What to Do When a Wedding Vendor Is Advising You Against Something You Want
So, you've hired a team of all-star wedding vendors and things appear to be going just great until one tells you that they can't make a dream of yours a reality. This is a more common dilemma than you might think, and it's a moment that's worth stepping back from and assessing the advice you're receiving. Here, we talk through what to do when a vendor is advising you against something you really want.
Recognize that your vendors aren't just giving an opinion.
Most wedding vendors hate saying "no" to their clients, as the majority of designers, florists, lighting specialists, tenting pros, caterers, landscapers, and event planners are creatives who are nearly always up for a challenge. That's why they get into the business after all-they have a desire to make big dreams come to life. If a vendor is putting their foot down over something they think could be a huge expense or a logistical nightmare, hear them out. They've seen and tried a lot more than you may realize.
Know when to get a second opinion.
If you truly feel like you're not asking for a lot, it may be worth bringing in a second opinion. You might have a conversation privately with your wedding planner or event manager to get their opinion and go from there. It's unlikely that they'd steer you in the wrong direction, and they may be able to better explain your vendor's opinions. If it seems like you're getting poor advice, it may be worth going to the competition to find out.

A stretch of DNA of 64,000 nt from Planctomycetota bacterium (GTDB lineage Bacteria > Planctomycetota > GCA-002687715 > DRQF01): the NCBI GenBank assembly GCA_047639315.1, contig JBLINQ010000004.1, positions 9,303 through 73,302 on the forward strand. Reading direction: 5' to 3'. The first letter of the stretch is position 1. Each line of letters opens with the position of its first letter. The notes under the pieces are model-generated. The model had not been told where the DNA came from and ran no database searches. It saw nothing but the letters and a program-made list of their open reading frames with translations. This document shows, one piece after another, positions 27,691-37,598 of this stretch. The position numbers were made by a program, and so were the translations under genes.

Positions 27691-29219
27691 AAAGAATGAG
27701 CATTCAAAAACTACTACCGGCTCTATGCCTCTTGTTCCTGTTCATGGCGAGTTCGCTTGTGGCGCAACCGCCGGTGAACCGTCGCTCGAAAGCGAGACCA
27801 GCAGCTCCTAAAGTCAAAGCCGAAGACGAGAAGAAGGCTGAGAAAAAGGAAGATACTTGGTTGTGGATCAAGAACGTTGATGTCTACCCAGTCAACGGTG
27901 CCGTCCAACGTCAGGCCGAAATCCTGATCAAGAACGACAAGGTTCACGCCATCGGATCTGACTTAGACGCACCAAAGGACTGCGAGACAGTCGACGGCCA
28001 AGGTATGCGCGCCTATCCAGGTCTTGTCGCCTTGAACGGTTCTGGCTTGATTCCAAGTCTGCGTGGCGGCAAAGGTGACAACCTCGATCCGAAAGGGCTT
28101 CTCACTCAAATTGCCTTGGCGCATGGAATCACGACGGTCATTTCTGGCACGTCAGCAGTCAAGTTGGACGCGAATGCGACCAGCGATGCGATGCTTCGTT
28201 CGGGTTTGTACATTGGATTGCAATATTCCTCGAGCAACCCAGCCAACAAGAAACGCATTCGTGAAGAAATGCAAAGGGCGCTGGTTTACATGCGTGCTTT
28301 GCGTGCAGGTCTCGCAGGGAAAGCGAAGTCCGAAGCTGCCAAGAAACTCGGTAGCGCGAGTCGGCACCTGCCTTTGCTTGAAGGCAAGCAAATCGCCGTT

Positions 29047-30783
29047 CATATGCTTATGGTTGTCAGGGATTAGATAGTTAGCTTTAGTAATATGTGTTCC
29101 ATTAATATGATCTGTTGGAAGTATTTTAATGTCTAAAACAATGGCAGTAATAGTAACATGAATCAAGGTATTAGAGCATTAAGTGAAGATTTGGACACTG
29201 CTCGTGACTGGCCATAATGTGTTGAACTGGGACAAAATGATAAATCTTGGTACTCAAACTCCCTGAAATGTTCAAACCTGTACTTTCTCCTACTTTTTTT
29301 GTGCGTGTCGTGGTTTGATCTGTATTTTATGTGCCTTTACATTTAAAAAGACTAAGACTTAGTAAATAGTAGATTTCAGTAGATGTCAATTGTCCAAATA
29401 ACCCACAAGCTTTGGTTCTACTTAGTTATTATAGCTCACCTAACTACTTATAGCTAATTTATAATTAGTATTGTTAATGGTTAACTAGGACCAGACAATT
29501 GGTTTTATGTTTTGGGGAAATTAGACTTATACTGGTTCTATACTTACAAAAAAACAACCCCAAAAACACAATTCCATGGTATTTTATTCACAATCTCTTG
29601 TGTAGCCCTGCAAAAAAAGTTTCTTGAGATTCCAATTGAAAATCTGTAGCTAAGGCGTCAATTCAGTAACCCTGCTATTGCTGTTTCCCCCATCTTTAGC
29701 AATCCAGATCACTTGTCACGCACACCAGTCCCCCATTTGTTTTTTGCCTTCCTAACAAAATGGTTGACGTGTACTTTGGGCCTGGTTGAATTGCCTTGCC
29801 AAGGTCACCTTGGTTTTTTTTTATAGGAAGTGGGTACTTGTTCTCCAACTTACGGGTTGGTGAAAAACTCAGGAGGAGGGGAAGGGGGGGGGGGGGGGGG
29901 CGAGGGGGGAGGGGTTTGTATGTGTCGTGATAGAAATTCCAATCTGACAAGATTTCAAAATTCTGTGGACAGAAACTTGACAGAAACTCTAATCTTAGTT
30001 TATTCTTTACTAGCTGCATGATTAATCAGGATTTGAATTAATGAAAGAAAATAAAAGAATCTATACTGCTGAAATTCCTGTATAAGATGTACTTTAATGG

Don't ask your vendors to bend rules or laws for your wedding.
It's never appropriate to put a vendor's company at risk when it comes to legality. Something as simple as demanding they go over the local noise cut-off time or something as controversial as asking them to produce a firework show during a burn ban could cause them huge fines or other damages. When it comes to safety, legality, and the venue's restrictions, it's best to play it safe.
Ask them to cost it out or give an estimate.
Many vendors will respond to difficult requests with a short, "it's going to cost too much money," but that's a good time to be persistent. If you think that what you're asking for is worth costing out, you can always push for a quote or estimate. There are some things-for example, a wall of fresh roses-that are clearly going to come with a high price tag, but if it's a huge priority for you, it may be worth finding out a rough estimate so you can decide what you're willing to spend.
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